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The New York Times (NYT) has filed a federal lawsuit against OpenAI and Microsoft, seeking to end the practice of using their articles and stories to train chatbots.
In the lawsuit filed on Wednesday in the Southern District of New York in Manhattan, NYT has alleged that OpenAI and Microsoft are advancing their technology through the “unlawful use of The Times’s work to create artificial intelligence products that compete with it,” posing a threat to The Times’s ability to provide its services.
Media organizations have faced challenges due to the shift of readers to online platforms. While many publications have established a digital presence, AI technology has posed a potential threat to various industries, including the media.
AI technology companies often scrape information available online, including articles from media organizations, to train generative AI chatbots, attracting billions in investments quickly.
Although The Times did not specify damages, it states that the federal lawsuit against OpenAI and Microsoft “seeks to hold them responsible for the billions of dollars in statutory and actual damages that they owe for the unlawful copying and use of The Times’s uniquely valuable works.”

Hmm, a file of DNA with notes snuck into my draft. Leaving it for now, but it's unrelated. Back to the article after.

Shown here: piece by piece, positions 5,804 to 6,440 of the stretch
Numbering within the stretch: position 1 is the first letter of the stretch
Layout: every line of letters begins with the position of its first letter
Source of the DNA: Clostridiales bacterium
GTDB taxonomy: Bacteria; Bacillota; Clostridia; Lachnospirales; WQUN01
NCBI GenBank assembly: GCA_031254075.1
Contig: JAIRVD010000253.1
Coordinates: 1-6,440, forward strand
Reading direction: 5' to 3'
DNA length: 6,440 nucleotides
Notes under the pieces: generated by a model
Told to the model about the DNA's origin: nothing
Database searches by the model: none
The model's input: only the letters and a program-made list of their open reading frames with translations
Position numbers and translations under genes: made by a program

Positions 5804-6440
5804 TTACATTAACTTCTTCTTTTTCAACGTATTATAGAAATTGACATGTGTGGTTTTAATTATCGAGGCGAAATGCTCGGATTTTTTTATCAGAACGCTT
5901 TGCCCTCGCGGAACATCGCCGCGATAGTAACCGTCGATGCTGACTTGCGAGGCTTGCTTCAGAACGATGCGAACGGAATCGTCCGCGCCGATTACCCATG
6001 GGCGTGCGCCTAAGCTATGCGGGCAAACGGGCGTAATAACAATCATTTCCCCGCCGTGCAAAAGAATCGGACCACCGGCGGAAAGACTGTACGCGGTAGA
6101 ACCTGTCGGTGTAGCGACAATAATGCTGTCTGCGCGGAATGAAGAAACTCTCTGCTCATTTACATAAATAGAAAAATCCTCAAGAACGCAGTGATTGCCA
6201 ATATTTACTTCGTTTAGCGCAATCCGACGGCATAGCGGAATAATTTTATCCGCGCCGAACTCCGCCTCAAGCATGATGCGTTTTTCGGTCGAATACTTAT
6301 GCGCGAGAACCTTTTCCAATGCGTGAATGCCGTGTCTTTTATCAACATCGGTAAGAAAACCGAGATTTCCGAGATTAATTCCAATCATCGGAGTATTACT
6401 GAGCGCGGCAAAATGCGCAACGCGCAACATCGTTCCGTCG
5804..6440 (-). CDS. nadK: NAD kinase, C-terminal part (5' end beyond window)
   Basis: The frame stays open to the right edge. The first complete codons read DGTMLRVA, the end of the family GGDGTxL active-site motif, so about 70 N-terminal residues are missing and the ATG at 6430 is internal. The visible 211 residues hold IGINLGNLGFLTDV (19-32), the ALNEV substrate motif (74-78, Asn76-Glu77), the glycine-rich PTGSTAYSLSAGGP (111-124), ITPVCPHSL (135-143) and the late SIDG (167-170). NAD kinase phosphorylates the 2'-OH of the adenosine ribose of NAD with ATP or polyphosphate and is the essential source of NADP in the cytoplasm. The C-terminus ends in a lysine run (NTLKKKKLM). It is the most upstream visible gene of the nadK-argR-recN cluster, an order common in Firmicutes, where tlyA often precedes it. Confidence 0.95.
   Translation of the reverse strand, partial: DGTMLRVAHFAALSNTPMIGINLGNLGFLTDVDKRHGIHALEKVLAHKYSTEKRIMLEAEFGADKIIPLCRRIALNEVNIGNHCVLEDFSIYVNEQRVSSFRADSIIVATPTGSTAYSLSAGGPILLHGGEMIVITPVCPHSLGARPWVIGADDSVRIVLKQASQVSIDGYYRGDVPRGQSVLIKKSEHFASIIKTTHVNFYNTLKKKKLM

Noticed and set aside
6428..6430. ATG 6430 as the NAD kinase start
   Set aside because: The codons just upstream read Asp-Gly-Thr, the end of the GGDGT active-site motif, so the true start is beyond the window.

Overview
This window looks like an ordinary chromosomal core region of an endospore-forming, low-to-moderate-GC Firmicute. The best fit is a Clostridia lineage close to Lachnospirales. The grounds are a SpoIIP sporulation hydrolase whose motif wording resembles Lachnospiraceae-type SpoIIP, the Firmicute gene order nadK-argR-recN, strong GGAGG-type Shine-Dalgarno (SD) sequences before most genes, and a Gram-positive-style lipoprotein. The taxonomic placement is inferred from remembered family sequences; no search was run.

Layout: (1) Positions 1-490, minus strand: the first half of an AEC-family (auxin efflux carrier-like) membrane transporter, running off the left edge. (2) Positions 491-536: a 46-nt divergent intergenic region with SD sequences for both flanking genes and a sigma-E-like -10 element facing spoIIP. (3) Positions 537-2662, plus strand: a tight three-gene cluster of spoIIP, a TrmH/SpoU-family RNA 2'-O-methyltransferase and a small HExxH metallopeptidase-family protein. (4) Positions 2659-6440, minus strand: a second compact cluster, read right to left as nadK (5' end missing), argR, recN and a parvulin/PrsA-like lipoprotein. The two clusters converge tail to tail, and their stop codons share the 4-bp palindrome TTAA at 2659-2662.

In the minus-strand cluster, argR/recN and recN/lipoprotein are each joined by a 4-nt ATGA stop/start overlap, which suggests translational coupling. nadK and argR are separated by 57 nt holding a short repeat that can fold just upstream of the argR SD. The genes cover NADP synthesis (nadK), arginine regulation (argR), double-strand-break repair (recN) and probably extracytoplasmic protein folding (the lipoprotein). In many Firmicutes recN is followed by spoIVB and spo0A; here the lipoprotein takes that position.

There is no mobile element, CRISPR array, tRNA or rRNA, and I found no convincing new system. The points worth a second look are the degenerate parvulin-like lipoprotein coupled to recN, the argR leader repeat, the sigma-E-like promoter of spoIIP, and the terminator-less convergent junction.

The complaint alleges that Microsoft and OpenAI are attempting to benefit from The Times’s significant journalism investments to build products without compensation or permission.
Despite OpenAI’s previous deal with The Associated Press for licensing news stories, The New York Times asserts that it has never granted permission to use its content in generative AI applications.
The lawsuit follows apparent breakdowns in negotiations between the newspaper and the two companies. The Times claims to have raised concerns with Microsoft and OpenAI in April about the use of its intellectual property and sought a resolution to the issue. Despite The Times saying it sought to “ensure fair compensation” for the use of its content, “support a healthy news ecosystem, and contribute responsibly to the development of generative AI technology,” the negotiations, as outlined in the lawsuit, have failed to reach a resolution.